In my youth, I was a socialist. . . . Growing up in England as a foreign‐born Jew, I did not feel I belonged. So, as a teenager, I decided to emigrate to Israel. To further my plan, I joined a Zionist youth movement. The movement I joined was not only Zionist: it was also socialist. So, to fit in, I became a socialist.
What do I mean by a socialist? I mean someone who believes that the principal source of human unhappiness is the struggle for money — “capitalism” — and that the solution is to organize society on a different principle — “from each according to his ability; to each according to his needs.”
I think that might be the best definition of contemporary socialism I know: the belief that capitalism forces us to struggle for money which makes us unhappy. It is as an explanation for our unhappiness that capitalism looms in the minds of young leftists, and the desire for socialism is entirely the desire to be happy.
The Israeli kibbutz in the 1960s was such a society. The youth movement I joined in England sent groups of young people to Israel to settle on a kibbutz. When I was 18, I joined such a group going to settle on Kibbutz Amiad.
A kibbutz is a commune of a few hundred adults, plus kids, engaged primarily in agriculture but also in light industry and tourism. Members work wherever they are assigned, although preferences are taken into account. Instead of receiving pay, members receive benefits in kind: they live in assigned housing, they eat in a communal dining hall, and their children are raised communally in children’s houses, and can visit with their parents for a few hours each day. Most property is communal except for personal items such as clothing and furniture, for which members receive a small budget. Because cigarettes were free, I soon began to smoke!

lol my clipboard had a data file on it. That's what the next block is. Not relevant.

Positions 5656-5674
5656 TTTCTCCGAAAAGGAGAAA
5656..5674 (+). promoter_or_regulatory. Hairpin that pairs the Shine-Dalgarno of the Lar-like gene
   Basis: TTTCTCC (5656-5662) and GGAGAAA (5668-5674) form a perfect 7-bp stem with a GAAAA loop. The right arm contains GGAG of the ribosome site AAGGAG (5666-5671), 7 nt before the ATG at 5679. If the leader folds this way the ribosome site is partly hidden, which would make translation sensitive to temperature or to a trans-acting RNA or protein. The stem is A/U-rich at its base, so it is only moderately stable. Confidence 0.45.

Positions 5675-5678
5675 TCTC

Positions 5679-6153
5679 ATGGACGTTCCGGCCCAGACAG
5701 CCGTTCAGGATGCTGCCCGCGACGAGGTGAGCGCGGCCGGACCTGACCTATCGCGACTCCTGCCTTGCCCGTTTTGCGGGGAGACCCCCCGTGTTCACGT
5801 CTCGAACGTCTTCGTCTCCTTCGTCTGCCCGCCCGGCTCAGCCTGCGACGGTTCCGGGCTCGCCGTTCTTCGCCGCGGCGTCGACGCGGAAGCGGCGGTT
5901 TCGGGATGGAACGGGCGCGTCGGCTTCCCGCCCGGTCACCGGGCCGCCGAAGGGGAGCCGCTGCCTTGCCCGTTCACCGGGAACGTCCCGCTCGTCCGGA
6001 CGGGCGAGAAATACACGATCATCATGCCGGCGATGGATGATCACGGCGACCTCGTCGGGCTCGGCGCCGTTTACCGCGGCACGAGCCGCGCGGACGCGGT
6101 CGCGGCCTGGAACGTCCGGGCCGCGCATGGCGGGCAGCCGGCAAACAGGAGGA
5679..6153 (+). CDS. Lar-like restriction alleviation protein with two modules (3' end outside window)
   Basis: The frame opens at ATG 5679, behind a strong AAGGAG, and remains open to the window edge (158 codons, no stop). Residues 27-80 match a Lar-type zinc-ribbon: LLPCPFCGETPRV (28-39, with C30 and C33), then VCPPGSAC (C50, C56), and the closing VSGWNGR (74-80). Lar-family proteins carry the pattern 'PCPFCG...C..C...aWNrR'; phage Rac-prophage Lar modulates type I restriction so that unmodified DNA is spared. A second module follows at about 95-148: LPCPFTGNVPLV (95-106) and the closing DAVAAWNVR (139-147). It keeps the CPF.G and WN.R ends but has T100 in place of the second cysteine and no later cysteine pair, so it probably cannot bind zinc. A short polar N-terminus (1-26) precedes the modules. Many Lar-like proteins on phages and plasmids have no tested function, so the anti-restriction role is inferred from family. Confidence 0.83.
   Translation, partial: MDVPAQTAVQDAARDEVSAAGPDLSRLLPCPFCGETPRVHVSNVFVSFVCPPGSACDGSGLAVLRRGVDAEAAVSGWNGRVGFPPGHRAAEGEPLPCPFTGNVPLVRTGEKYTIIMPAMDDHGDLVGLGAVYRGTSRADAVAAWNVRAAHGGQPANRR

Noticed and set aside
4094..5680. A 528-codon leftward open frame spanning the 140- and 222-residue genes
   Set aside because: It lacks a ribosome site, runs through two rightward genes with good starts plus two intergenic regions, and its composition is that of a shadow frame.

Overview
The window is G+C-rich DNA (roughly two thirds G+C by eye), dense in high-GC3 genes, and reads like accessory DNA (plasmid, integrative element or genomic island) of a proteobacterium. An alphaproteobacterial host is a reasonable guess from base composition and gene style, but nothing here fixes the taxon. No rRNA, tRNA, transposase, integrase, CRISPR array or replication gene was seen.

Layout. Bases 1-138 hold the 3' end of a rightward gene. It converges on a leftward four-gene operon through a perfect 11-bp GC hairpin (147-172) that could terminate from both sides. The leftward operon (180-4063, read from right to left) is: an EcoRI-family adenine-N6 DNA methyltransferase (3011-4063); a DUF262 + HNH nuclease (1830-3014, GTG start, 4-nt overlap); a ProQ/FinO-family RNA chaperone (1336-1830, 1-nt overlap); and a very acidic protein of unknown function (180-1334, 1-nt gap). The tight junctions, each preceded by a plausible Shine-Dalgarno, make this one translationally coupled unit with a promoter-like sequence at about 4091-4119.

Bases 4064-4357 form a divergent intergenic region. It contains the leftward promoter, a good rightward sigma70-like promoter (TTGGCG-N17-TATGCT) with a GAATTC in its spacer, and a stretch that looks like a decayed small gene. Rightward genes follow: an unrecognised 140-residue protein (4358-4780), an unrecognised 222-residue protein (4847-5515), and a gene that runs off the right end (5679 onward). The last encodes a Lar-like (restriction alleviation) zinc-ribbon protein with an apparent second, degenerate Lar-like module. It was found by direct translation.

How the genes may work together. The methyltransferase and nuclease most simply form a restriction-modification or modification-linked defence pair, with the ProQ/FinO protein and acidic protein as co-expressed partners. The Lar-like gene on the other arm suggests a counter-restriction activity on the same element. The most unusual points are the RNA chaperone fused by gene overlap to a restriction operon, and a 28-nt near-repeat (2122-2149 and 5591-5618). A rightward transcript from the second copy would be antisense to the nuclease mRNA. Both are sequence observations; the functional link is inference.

Kibbutz is bottom‐up socialism on the scale of a small community. It thereby avoids the worst problems of state socialism: a planned economy and totalitarianism. The kibbutz, as a unit, is part of a market economy, and membership is voluntary: you can leave at any time. This is “socialism with a human face” — as good as it gets.
Being a member of a kibbutz taught me two important facts about socialism. The first is that material equality does not bring happiness. The differences in our material circumstances were indeed minimal. Apartments, for example, if not identical, were very similar. Nonetheless, a member assigned to an apartment that was a little smaller or a little older than someone else’s would be highly resentful. Partly, this was because a person’s ability to discern differences grows as the differences become smaller. But largely it was because what we received was assigned rather than earned. It turns out that how you get stuff matters no less than what you get.
The second thing I learned from my experience of socialism was that incentives matter. On a kibbutz, there is no material incentive for effort and not much incentive of any kind. There are two kinds of people who have no problem with this: deadbeats and saints. When a group joined a kibbutz, the deadbeats and saints tended to stay while the others eventually left. I left.
In retrospect, I should have known right away, from my first day, that something was wrong with utopia. On my arrival, I was struck by the fact that the pantry of the communal kitchen was locked.
I have friends who spent time on hippie communes in the US, and they ended up believing what Kohn does, that most people in communes are shirkers and they only survive until the few hard workers get fed up and leave.
I do not think it is the system that makes us unhappy. I do believe that some systems promote happiness better than others, which is why I participate in politics and advocate for the system that I think works best, social democracy. But politics is not, I think, our fundamental problem. Our problem is that we are animals with imperfect brains evolved to help us survive in circumstances that no longer apply very well; except, that is, for the circumstance that we are social animals whose happiness depends mostly on our relationships with other people, who are as unreliable and imperfect as we are.